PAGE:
search
Loading
|  home | feedback | help          
Features Cooking With Beer Banner
 
Cooking with Beer in Savory and Sweet Dishes March 2010

Spezial Rauchbier, Bamberg, Franconia, Germany
Spezial Rauchbier, Bamberg, Franconia, Germany
The Fundamentals
For chef and pastry chef team Kyle Bailey and Tiffany MacIsaac of DC’s Birch & Barley restaurant and ChurchKey beer bar, cooking with beer is as fundamental to their food as wine is in a traditional French restaurant. Beer in food is not a new concept—it’s believed that the Belgians have been experimenting with suds in the kitchen since they’ve been brewing the stuff in the Middle Ages.

Both Bailey and MacIsaac earned their culinary chops in French-leaning kitchens, Cru among them. But when given the chance, Bailey started experimenting with replacing beer for wine in more classic preparations, like risotto. He had his fair share of inedible failures, but he learned what doesn’t work when cooking with beer.

Maintaining a Balance
Rule number one, for Bailey, reduced beer generally results in overly bitter results; the exception is when you use a super malty beer with little hops. As Bailey explains, “beer without hops would be sweet; the hops add bitterness that balances out the sweetness. That’s its purpose.”  And when it’s reduced, that hoppy bitterness is the dominant flavor.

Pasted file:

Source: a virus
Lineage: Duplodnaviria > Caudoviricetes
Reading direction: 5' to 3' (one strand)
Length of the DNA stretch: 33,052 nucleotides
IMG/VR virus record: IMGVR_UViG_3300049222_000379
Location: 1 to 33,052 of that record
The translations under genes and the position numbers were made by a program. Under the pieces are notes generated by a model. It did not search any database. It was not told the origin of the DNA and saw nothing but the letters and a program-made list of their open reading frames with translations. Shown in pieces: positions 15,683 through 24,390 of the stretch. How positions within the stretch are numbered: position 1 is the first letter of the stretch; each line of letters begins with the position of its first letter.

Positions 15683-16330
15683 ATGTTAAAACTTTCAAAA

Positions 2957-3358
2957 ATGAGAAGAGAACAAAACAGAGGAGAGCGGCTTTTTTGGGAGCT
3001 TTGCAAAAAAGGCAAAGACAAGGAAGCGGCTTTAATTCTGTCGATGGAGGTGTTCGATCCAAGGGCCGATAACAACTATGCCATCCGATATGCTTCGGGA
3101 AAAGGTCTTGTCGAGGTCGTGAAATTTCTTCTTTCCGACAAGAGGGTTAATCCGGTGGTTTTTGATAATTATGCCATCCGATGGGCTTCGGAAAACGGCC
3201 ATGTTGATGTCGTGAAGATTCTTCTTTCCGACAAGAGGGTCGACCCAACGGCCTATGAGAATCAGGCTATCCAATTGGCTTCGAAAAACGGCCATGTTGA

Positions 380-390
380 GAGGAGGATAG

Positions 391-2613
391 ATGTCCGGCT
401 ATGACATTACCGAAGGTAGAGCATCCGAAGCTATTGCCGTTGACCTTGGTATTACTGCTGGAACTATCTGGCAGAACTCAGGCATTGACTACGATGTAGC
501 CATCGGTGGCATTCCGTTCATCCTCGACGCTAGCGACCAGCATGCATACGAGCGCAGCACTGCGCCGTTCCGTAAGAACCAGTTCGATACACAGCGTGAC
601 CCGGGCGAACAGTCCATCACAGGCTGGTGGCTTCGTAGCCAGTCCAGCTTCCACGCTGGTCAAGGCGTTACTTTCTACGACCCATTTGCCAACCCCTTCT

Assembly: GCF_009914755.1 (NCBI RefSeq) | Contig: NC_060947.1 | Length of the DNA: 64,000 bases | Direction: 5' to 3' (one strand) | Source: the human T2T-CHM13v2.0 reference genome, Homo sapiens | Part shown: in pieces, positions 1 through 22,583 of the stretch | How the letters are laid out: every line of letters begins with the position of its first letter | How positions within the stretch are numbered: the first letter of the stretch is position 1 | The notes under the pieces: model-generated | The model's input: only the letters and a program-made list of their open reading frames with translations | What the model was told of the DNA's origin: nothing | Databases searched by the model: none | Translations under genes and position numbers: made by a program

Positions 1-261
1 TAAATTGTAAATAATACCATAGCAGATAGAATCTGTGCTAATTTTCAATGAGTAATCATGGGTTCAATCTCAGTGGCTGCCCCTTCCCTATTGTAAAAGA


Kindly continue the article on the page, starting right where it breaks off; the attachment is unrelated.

Whipped Burrata, Fried Green Tomato, Heirloom Baby Tomatoes, Housemade Mozzarella, and Balsamic Reduction paired with Oerbier Ale, De Dolle Brouwers, Esen, Belgium
Whipped Burrata, Fried Green Tomato, Heirloom Baby Tomatoes, Housemade Mozzarella, and Balsamic Reduction paired with Oerbier Ale, De Dolle Brouwers, Esen, Belgium

Bailey’s second rule is that you don’t just use any beer when cooking. When you’re able to work with quality beers, there’s a lot of nuance of flavors to pick up on and pair or contrast with other flavors in the dish.  As Bailey puts it “the point isn’t to just cook with beer, but to support the flavor of beer in food and vice-a-versa.”

The chef ferments his own cabbage for the restaurant’s beer-braised sauerkraut that tops their sell-out Birch & Barley Brat Burger; he adds caraway and coriander seeds to the mix and likes to use a beer with citrus notes to pick up the spice flavors. His preference is for wheat beers from Germany or Belgium, some of which are brewed with such complimentary flavors as orange zest and coriander.

Foie Gras Terrine, Poached Rhubarb, Verjus Rouge, Golden Raisins, Tarragon, Candied Ginger, Candied Almonds, and Black Pepper Brioche paired with L'Ultima Luna, Birrificio del Ducato, Emilia-Romagna, Italy
Foie Gras Terrine, Poached Rhubarb, Verjus Rouge, Golden Raisins, Tarragon, Candied Ginger, Candied Almonds, and Black Pepper Brioche paired with L'Ultima Luna, Birrificio del Ducato, Emilia-Romagna, Italy

Rules of Thumb
Likewise, MacIsaac has a few rules of thumb for working with beer in her baked and pastry items. Primary among them, avoid smoky beers.  “They end up making the dish taste like a forest fire,” MacIsaac says. Similarly, another of MacIsaac’s tips is to go for subtlety—you don’t want the dish or item to scream beer on the palate.